What is your favorite food?
This is just about impossible to pick because there are so many things I love…but if I had to choose I think it might be Mint Chocolate Chip Ice Cream!
Connect with Cara:

Website | Twitter | Instagram | Facebook | Pinterest

RDelicious Kitchen @RD_Kitchen

Are you a Registered Dietitian? Say hi and comment below sharing a little about yourself and what you do!

Or

Give a shoutout to your favorite Registered Dietitian or a positive experience you’ve had with a Registered Dietitian.

Navigating the Frozen Aisle at the Grocery Store

Happy National Frozen Foods Day! Learn to navigate the frozen food aisle at the grocery store like a dietitian.
Navigating the Frozen Aisle at the Grocery Store
Did you know Frozen Foods Day has been celebrated all the way back from 1984? I’m sure majority of your grocery shopping trips make a pit stop to the frozen aisles for at least one item, if not more. The frozen aisle has definitely improved over the years.
I like to bring this question up in many of my nutrition group discussions – Which do you think is healthier: fresh or frozen? Many raise their hand for fresh and a few brave participants raise their hands for frozen, even if they don’t exactly know why. The answer is both are healthy! Frozen can be just as healthy as fresh thanks to American inventor Clarence Frank Birdseye II, who invented the process of flash freezing. Flash freezing of fruits, vegetables, meats, and seafood preserve flavor, quality, and nutrients. Birdseye discovered the key was freezing the food quickly, locking in foods nutritional value. Flash freezing forms small ice crystals which prevent the cell walls from bursting. Large ice crystals turn the food to mush.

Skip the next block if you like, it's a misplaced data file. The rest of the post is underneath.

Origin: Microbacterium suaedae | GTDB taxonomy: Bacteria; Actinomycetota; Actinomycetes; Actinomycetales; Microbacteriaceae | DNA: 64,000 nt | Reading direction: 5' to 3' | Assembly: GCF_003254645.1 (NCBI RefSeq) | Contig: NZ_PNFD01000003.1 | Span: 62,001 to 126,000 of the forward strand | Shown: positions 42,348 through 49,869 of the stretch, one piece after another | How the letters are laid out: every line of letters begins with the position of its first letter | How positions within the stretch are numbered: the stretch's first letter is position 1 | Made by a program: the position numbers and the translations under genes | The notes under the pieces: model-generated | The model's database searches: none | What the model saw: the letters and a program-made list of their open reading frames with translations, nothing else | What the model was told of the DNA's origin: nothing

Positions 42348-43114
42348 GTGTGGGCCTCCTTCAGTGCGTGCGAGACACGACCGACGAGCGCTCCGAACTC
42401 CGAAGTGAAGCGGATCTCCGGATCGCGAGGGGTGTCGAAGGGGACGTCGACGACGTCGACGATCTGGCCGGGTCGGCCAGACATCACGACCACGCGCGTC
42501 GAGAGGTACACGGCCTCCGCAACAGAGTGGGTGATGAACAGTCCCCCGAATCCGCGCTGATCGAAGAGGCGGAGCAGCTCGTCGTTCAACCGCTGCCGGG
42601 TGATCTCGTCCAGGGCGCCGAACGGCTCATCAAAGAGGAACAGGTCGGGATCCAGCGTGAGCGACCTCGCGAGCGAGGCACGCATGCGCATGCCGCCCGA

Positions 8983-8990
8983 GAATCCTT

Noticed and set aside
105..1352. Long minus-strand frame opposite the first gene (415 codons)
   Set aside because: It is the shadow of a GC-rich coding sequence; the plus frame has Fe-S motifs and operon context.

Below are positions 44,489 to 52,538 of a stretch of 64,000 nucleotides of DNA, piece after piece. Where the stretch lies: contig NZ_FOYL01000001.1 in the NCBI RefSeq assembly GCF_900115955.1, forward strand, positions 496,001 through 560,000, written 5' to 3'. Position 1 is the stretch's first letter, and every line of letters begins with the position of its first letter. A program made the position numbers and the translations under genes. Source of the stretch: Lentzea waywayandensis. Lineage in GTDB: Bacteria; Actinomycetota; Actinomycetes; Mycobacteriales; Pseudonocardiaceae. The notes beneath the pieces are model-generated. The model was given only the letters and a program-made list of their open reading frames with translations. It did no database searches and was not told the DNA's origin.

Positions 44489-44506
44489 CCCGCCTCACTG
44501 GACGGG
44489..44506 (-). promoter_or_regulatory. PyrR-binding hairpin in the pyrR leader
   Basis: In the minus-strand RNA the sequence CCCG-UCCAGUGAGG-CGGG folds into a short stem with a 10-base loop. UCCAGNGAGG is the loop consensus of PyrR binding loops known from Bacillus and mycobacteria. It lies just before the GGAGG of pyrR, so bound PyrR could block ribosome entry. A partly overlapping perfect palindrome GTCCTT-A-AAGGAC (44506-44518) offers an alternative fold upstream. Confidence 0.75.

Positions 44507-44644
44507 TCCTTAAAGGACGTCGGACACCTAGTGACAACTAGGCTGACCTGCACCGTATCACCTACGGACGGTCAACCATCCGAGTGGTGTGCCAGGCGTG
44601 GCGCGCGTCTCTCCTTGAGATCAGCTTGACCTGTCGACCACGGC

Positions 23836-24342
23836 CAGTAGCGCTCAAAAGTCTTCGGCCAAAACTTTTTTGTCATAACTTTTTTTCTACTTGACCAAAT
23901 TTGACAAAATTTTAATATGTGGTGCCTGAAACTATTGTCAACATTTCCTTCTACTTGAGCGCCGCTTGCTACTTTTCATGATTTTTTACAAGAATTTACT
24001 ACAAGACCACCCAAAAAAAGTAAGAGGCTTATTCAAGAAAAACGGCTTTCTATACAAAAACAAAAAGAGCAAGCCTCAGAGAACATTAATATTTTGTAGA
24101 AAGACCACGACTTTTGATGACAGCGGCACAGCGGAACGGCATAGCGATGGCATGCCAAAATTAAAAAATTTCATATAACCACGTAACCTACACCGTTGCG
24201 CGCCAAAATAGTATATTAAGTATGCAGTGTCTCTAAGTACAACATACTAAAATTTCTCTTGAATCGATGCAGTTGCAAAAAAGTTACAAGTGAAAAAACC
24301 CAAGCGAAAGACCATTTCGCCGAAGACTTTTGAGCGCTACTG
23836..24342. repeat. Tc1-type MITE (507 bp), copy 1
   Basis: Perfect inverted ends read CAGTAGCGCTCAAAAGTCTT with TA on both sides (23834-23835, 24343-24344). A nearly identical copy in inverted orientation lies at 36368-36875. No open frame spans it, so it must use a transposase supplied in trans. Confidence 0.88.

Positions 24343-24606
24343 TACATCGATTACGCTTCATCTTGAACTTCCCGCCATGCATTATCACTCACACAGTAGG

Previously working as a supermarket RD, I know how to navigate the aisles like a pro!
As like any section of the grocery store, the frozen aisle is broken into categories. Follow this dietitian’s guide to navigating the frozen food aisle.

Fruit

  • Check your ingredient list. Make sure it is just the fruit itself. Avoid added sugar.
    My Picks: Campoverdue Fruit & Veggie Blenders, Dole Fruit & Veggie Blends, Earthbound Farm Organic Smoothie Kickstarts, Dole Dippers (for a portion controlled sweet treat)
    Tip: Skip the syrup for topping your waffles or pancakes. Try using frozen fruit! Simply add frozen berries to a small pot over the stove top and let simmer. It will turn gooey and syrupy. Add a teaspoon of chia seeds to thicken.

Vegetables

  • Opt for the plain varieties. Skip the vegetables with gravies, cheese sauces, and even those labeled as “lightly seasoned”. They may be light in taste but check the nutrition label for hidden excess sodium and fat.
  • Watch out for “par-fried” items. I’m looking at you frozen french fries. Par-fried means blanching or half-frying that involves partially frying the food but not browning it, so that it must be cooked again before serving. So even though you might bake them in the oven, they were still fried.
  • Look for new items like riced cauliflower and other riced vegetables. So far I’ve seen riced carrots, broccoli, and sweet potatoes too!
  • Cauliflower is popping up everywhere for a low-carb option. They are even making cauliflower tots to replace potatoes.
    My Picks: frozen cauliflower rice, Veggie fries, Dr. Praeger Veggie Tots, or ANY frozen plain veggies
    Tip: Give yourself a break prepping in the kitchen. Get a stir-fry going in minutes with pre-chopped onions, peppers, and carrots!

Grains

  • Look for the first word on the ingredient list to be the word “whole”, for frozen products like waffles.
  • Now ancient grains are even easier to get on the dinner table. No need to wait for them to cook in a pot. Warm up frozen whole grains like brown rice and quinoa.